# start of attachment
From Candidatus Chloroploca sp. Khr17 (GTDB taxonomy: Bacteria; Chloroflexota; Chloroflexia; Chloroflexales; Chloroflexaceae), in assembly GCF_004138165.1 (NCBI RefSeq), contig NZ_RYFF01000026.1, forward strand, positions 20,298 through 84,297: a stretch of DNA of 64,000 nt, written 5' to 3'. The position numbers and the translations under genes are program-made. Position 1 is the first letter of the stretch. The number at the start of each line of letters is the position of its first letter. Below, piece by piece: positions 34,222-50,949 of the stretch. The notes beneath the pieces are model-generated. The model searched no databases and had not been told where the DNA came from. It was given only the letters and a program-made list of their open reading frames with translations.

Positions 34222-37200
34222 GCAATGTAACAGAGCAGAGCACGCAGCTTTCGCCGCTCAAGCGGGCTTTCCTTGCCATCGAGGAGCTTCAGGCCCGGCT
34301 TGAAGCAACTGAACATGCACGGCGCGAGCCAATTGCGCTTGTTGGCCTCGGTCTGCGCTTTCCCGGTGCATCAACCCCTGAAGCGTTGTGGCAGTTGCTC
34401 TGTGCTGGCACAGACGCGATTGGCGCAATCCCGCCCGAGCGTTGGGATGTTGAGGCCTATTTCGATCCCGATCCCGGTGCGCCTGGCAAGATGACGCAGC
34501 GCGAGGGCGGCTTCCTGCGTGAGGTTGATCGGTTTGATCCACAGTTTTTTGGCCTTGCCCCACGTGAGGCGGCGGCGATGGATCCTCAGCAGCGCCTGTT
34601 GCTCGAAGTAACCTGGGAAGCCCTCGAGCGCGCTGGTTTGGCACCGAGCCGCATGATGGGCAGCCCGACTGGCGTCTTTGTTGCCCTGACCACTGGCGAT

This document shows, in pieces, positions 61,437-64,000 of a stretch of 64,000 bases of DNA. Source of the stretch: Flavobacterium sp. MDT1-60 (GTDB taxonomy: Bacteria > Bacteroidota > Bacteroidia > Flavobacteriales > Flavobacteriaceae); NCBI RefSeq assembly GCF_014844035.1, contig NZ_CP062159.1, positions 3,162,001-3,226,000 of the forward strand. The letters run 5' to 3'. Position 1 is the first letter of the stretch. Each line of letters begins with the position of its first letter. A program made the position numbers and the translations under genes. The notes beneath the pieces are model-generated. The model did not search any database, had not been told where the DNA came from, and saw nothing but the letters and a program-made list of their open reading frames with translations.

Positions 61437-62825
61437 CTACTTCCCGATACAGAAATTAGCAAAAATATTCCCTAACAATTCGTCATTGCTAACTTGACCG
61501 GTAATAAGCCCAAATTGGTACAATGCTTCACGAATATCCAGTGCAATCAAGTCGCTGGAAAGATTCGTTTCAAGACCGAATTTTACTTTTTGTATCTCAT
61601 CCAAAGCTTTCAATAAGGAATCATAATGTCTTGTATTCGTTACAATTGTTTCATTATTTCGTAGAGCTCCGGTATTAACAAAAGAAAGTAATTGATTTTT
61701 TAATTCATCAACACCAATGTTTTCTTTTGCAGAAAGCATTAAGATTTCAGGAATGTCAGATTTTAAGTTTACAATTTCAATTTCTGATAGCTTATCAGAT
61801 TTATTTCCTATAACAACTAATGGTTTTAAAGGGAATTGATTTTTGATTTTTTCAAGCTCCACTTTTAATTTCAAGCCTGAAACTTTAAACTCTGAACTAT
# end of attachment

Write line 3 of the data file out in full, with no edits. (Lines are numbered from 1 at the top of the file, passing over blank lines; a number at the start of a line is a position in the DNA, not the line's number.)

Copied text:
34222 GCAATGTAACAGAGCAGAGCACGCAGCTTTCGCCGCTCAAGCGGGCTTTCCTTGCCATCGAGGAGCTTCAGGCCCGGCT